Comment lines 161 to 163 as we are not using ESP8266 setup

Uncomment lines 196 to 201 for our ESP32 pin connections. OK, we are now ready to program our doorbell transmitter and receiver!

Programming The Doorbell Transmitter

We will be using ESP-Now to communicate wirelessly between our Doorbell Transmitter and Receiver. ESP-NOW is a protocol developed by Espressif, which enables multiple devices to communicate with one another without using Wi-Fi, similar to the low-power 2.4GHz wireless connectivity that is often deployed in a wireless mouse.

On the Arduino IDE, select the "ESP32 Dev Module".

Open Examples > ESP32 > ESPNow > Basic > Master.

We will replace the following sample codes from the Master program:

// Global copy of slave
esp_now_peer_info_t slave;
#define CHANNEL 3
#define PRINTSCANRESULTS 0
#define DELETEBEFOREPAIR 0

Replace the MAC address (0x00, 0x00, 0x00, 0x00, 0x00, 0x00) with the MAC address of the ESP32 that you are using for the Doorbell Receiver. The Doorbell Receiver program that we are developing in the next section will display the ESP32's MAC address on the TFT LCD screen.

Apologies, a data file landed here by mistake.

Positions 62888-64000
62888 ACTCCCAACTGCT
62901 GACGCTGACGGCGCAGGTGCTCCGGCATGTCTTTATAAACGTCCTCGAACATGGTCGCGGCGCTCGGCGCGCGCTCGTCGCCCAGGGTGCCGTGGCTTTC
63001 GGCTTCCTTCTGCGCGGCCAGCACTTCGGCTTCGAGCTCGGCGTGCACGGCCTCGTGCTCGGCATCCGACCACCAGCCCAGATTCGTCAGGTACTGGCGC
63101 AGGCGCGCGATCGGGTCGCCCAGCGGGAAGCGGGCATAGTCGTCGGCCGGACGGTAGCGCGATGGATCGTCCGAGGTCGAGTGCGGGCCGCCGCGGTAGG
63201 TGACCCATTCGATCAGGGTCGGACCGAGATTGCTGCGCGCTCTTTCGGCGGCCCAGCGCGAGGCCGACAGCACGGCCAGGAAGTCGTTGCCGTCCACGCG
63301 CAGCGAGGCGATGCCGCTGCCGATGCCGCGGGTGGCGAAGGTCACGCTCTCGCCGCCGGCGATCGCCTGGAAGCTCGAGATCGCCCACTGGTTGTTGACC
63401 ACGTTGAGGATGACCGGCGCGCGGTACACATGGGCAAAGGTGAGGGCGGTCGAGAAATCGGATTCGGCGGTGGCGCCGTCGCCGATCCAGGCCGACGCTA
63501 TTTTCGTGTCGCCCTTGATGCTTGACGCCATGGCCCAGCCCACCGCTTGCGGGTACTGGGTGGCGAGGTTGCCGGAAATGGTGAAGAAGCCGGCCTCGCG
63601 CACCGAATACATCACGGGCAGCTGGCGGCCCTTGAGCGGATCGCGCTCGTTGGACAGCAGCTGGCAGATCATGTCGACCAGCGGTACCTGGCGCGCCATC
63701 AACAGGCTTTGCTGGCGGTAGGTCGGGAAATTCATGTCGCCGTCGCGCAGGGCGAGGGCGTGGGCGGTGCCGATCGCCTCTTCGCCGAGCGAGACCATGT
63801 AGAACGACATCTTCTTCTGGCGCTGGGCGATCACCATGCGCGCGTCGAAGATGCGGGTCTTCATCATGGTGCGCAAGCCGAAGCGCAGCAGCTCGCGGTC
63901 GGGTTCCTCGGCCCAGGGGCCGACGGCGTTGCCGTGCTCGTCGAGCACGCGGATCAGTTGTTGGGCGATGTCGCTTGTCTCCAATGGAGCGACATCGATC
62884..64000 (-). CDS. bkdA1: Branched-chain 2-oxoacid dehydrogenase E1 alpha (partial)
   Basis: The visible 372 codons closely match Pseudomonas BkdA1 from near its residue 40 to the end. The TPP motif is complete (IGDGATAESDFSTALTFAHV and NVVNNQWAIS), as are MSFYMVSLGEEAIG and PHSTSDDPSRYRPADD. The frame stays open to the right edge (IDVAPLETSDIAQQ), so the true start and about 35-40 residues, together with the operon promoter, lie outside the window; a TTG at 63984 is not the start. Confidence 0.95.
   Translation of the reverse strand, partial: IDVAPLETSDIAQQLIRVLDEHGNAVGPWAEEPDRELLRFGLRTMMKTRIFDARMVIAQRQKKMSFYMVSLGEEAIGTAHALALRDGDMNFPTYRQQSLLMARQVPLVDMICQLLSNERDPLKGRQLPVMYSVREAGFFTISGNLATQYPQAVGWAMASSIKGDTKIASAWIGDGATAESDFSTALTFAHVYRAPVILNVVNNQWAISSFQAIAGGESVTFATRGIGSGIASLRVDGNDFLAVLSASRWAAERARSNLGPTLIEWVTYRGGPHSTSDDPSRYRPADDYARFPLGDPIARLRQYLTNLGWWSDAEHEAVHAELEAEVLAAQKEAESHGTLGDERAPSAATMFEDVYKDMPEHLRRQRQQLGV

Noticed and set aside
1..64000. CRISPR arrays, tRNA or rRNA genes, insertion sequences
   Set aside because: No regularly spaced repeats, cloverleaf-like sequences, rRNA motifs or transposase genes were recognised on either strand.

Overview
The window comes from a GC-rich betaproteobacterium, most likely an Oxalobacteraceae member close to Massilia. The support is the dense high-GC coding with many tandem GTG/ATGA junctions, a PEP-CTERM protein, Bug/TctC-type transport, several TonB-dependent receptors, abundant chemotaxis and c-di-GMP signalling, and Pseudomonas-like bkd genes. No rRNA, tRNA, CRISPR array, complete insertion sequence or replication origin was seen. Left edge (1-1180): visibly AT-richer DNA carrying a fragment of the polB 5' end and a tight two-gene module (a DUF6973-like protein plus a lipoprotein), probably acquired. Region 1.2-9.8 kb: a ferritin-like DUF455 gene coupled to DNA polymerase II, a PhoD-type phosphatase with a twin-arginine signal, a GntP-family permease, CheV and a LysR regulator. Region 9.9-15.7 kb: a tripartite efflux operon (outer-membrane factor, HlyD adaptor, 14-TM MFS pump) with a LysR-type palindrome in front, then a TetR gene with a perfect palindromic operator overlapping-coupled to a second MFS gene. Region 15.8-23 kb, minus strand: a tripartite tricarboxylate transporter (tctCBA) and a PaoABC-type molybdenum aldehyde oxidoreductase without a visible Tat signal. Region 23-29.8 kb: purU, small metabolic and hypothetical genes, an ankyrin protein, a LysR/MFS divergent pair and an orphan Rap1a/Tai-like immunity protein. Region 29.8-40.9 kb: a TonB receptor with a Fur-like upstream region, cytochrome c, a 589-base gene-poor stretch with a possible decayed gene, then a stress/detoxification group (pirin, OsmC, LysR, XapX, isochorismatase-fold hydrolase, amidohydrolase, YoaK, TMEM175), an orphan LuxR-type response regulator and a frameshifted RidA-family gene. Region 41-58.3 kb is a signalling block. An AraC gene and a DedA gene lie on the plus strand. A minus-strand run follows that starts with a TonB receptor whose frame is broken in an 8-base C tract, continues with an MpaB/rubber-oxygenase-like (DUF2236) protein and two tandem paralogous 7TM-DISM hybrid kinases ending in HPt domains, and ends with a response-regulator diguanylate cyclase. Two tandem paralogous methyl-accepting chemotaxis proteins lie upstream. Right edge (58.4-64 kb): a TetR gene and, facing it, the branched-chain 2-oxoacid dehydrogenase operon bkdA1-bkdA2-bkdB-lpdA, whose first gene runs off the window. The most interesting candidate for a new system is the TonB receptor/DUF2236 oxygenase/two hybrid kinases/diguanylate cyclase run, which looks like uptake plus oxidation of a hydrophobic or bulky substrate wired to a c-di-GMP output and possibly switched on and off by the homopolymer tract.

// REPLACE WITH YOUR RECEIVER MAC Address
uint8_t broadcastAddress[] = {0x00, 0x00, 0x00, 0x00, 0x00, 0x00};

Declare a button for the doorbell receiver

// declare pin
const int buttonPin = 23;

Declare the variables that we will be using in the Doorbell Transmitter program.

// declare pin
const int buttonPin = 23;

Declare the variables that we will be using in the Doorbell Transmitter program.

// declare variables
int buttonState, lastButtonState, debounceDelay;
unsigned long lastDebounceTime;
uint8_t data;

Declare an object for ESP-Now so that we can call it later.

// declare object
esp_now_peer_info_t peerInfo;